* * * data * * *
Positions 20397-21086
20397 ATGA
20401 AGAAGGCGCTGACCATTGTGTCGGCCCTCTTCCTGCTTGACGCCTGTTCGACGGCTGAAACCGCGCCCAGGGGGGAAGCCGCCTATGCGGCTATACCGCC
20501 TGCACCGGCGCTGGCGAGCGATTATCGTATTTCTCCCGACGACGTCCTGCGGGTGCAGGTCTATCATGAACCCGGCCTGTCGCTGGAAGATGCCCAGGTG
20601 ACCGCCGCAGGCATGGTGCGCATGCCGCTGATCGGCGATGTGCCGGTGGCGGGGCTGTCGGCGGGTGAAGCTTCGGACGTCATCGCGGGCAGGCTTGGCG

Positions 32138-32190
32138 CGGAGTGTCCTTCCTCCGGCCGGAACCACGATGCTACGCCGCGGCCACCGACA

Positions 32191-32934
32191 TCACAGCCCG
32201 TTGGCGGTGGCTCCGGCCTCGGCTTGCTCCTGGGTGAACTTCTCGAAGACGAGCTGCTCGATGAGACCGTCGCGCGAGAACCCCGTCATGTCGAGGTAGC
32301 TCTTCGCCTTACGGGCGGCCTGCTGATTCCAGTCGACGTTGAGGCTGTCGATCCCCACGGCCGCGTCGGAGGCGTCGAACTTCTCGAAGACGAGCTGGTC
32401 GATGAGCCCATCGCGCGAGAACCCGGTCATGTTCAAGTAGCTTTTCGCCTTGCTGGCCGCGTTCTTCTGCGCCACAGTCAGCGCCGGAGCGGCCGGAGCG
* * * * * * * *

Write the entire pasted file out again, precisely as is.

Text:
Positions 20397-21086
20397 ATGA
20401 AGAAGGCGCTGACCATTGTGTCGGCCCTCTTCCTGCTTGACGCCTGTTCGACGGCTGAAACCGCGCCCAGGGGGGAAGCCGCCTATGCGGCTATACCGCC
20501 TGCACCGGCGCTGGCGAGCGATTATCGTATTTCTCCCGACGACGTCCTGCGGGTGCAGGTCTATCATGAACCCGGCCTGTCGCTGGAAGATGCCCAGGTG
20601 ACCGCCGCAGGCATGGTGCGCATGCCGCTGATCGGCGATGTGCCGGTGGCGGGGCTGTCGGCGGGTGAAGCTTCGGACGTCATCGCGGGCAGGCTTGGCG

Positions 32138-32190
32138 CGGAGTGTCCTTCCTCCGGCCGGAACCACGATGCTACGCCGCGGCCACCGACA

Positions 32191-32934
32191 TCACAGCCCG
32201 TTGGCGGTGGCTCCGGCCTCGGCTTGCTCCTGGGTGAACTTCTCGAAGACGAGCTGCTCGATGAGACCGTCGCGCGAGAACCCCGTCATGTCGAGGTAGC
32301 TCTTCGCCTTACGGGCGGCCTGCTGATTCCAGTCGACGTTGAGGCTGTCGATCCCCACGGCCGCGTCGGAGGCGTCGAACTTCTCGAAGACGAGCTGGTC
32401 GATGAGCCCATCGCGCGAGAACCCGGTCATGTTCAAGTAGCTTTTCGCCTTGCTGGCCGCGTTCTTCTGCGCCACAGTCAGCGCCGGAGCGGCCGGAGCG